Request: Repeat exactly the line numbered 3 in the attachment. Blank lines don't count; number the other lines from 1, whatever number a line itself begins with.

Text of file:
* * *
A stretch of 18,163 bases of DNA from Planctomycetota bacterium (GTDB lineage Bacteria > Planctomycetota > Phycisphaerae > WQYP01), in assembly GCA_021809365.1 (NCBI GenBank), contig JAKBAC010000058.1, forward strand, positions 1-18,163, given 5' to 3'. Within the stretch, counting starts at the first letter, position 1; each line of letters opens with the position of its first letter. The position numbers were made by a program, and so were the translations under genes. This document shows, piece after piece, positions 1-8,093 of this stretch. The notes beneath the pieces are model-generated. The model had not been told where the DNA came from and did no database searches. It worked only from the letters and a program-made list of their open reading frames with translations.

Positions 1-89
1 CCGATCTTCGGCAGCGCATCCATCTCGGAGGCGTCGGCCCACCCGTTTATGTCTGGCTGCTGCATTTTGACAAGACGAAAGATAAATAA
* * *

1 CCGATCTTCGGCAGCGCATCCATCTCGGAGGCGTCGGCCCACCCGTTTATGTCTGGCTGCTGCATTTTGACAAGACGAAAGATAAATAA